Author's details

Name: Kim
Date registered: March 3, 2012

Latest posts

  1. Sandpiper's Thoughts: Hide and Seek — August 27, 2014
  2. Sandpiper's Thoughts: Self-examination — August 25, 2014
  3. Sandpiper's Thoughts: Give Thanks — August 19, 2014
  4. Sandpiper's Thoughts: Gratitude — August 18, 2014
  5. Sandpiper's Thoughts: Jesus in it all — August 15, 2014

Most commented posts

  1. Sandpiper's Thoughts: Forming a Line — 1 comment
  2. connexions: Ten clichés Christians should never use — 1 comment
  3. connexions: 3 short quotes from Bonhoeffer (b. 4th February, 1906) — 1 comment
  4. connexions: Simone Weil, b. 3 February 1909: 6 pensées — 1 comment
  5. Sandpiper's Thoughts: Interrupting — 1 comment

Author's posts listings

Aug 27 2014

Sandpiper's Thoughts: Hide and Seek

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Do  you pay attention to the Children's Moment in worship?  It's always more interesting when the children have a conversation with the person who is leading worship.  Sometimes, it's fun to watch the worship leader struggle to keep on topic while the kids tell him their stories.  Other times, what the kids say is incredibly theologically wonderful, and in it is the gem of the lesson.
I was listening to the Children's moment in worship the other day. The lesson was about Psalm 139.
Where can I go from your spirit?
   Or where can I flee from your presence?
If I ascend to heaven, you are there;
   if I make my bed in Sheol, you are there.
If I take the wings of the morning
   and settle at the farthest limits of the sea,
even there your hand shall lead me,
   and your right hand shall hold me fast.
If I say, ‘Surely the darkness shall cover me,
   and the light around me become night’,
even the darkness is not dark to you;
   the night is as bright as the day,
   for darkness is as light to you.
(vs 7-12)
Can we play hide and seek with God?  One little girl said that if we try, we will find that God always knows where we are.  In fact, she said, God is there before us.

That's a great definition of prevenient grace from a 9 year old.   We should all remember her wisdom.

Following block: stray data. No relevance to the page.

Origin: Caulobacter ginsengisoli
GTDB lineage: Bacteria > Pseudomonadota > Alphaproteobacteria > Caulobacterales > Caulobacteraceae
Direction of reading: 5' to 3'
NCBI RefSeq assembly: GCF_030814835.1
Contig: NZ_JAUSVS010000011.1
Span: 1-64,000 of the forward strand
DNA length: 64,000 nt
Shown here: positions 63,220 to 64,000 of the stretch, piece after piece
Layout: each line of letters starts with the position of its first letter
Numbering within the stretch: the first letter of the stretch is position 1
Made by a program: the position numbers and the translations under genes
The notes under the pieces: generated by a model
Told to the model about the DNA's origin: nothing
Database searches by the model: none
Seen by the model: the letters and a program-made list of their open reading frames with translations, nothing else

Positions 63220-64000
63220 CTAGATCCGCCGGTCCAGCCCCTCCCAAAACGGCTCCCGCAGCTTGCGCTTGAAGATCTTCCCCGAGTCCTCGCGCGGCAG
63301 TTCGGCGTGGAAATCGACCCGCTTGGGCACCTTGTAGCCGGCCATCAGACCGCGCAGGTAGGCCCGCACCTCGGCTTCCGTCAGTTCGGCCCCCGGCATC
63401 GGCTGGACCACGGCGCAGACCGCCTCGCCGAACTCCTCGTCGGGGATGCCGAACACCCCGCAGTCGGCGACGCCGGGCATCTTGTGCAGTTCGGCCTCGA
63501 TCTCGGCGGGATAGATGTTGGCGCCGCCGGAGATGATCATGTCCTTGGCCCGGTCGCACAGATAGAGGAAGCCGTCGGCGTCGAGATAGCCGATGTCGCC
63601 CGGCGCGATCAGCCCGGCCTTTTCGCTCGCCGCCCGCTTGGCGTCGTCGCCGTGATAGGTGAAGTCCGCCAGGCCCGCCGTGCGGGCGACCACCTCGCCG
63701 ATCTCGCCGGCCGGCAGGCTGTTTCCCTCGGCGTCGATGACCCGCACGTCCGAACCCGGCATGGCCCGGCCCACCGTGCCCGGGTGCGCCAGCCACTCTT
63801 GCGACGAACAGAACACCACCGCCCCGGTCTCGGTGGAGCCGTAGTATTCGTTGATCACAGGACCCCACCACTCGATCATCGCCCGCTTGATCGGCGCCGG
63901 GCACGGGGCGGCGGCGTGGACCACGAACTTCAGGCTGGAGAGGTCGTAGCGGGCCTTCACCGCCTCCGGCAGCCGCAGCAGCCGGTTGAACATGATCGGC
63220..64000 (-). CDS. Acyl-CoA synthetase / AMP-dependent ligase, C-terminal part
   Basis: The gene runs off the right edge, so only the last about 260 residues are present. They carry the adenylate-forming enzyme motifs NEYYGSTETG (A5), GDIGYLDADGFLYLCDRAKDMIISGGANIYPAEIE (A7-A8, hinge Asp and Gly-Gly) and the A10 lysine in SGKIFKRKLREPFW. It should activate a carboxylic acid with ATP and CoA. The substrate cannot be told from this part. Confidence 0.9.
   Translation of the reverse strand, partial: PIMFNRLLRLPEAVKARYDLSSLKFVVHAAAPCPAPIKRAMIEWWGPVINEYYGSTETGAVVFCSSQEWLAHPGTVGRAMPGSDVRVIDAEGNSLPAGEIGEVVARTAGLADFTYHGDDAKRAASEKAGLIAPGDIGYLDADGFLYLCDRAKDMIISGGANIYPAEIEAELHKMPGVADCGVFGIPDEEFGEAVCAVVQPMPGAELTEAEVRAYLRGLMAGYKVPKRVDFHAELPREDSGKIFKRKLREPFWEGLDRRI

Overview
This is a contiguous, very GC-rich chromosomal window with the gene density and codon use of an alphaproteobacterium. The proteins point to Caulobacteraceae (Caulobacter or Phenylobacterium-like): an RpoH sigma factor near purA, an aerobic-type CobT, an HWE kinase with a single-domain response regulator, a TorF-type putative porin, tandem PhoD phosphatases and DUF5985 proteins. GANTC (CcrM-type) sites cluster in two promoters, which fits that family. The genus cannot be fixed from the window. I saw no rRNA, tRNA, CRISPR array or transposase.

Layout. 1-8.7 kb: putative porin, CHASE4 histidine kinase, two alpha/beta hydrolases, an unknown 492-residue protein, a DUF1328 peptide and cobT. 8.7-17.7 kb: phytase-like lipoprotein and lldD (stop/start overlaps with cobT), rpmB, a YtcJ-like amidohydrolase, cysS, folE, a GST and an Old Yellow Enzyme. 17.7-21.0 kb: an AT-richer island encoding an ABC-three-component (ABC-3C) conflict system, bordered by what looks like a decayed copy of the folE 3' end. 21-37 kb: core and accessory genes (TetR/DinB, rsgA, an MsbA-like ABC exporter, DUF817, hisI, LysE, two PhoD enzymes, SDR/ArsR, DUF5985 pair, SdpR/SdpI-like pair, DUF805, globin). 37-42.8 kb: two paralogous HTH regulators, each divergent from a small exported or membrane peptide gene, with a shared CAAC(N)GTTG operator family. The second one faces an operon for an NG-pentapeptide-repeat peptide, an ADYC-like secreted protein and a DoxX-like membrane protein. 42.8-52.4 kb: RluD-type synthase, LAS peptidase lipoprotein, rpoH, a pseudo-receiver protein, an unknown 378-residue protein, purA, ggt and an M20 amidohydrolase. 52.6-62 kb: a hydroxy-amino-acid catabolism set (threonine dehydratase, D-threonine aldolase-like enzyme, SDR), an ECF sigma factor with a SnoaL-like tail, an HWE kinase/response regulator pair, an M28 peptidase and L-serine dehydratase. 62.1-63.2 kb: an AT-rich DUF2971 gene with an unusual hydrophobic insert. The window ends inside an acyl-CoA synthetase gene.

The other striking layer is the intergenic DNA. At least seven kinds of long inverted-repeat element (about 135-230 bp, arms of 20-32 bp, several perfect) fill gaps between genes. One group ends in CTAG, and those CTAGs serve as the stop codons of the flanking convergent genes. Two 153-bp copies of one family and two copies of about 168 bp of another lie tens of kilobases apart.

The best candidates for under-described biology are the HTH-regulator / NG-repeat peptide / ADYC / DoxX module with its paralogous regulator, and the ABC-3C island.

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Aug 25 2014

Sandpiper's Thoughts: Self-examination

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I've never sold a house, but I imagine, when the time comes, you inspect your house.  You discover where the flaws are - where you might need to do a repair or an improvement, and then you start working to fix the problems.

Do we sometimes need to do the same things for our spiritual life?  Do we need to step back and do an inventory?  List our problems and confess them to God, so that God can repair us?

What is the benefit of confession?

  • Is it one way that we can be rid of the idea that there is nothing wrong with us?  Are we sometimes blind to our sins?  Can self examination and confession open our eyes to our own problems?
  • Does confession make us more grace-filled toward others' issues, and less judgmental?
  • Could it be that by discovering our issues that we open ourselves up for improvement?  Transformation that wouldn't happen otherwise?
  • Does confession offer healing? I've seen people who are so convinced of their flaws that a sense of unworthiness stops them from opening themselves up to their capabilities.  Is confession to God incomplete without acceptance of forgiveness and openness to transformation?  I think we need to remember that God meets confession with grace and love - and with healing.

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Aug 19 2014

Sandpiper's Thoughts: Give Thanks

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I mentioned last week that I spent some time in prayer after communion just thanking God for all of the wonderfulness in my life. It's am amazing practice, because thanksgiving builds a way of looking at the world.

Kalas, in the book I am reading, asks, "Why express your gratitude to other people?"  He answers the questions, and here are my answers (some of which are the same as his):

  • We are called to spread light.  Remember yesterday when I quoted the idea that gratitude is love with a memory?  Sharing gratitude for a service given is sharing love, and that is light.  We do it because we are called to do it.
  • What if the other person doesn't seem to care about our words of thanks?  First of all, you don't really know what effect your words and actions will have on another person.  Secondly....
  • Being grateful transforms who you are.  When we are grateful, we see more for which to be grateful.  
  • And to put it bluntly, life needs more grace from you and me that it needs silence, or even grumbling.  

So give thanks.  Kalas, in the first half hour of each day, lists those things from the previous day, for which he is thankful.  I've done that for periods of time.  It's helpful to me to have a "rule" to list at least three. Specifically.  I can look at the blank sheet of paper, and think, "Yesterday was terrible; there is nothing to be grateful for."  But if I must list three, I can find them.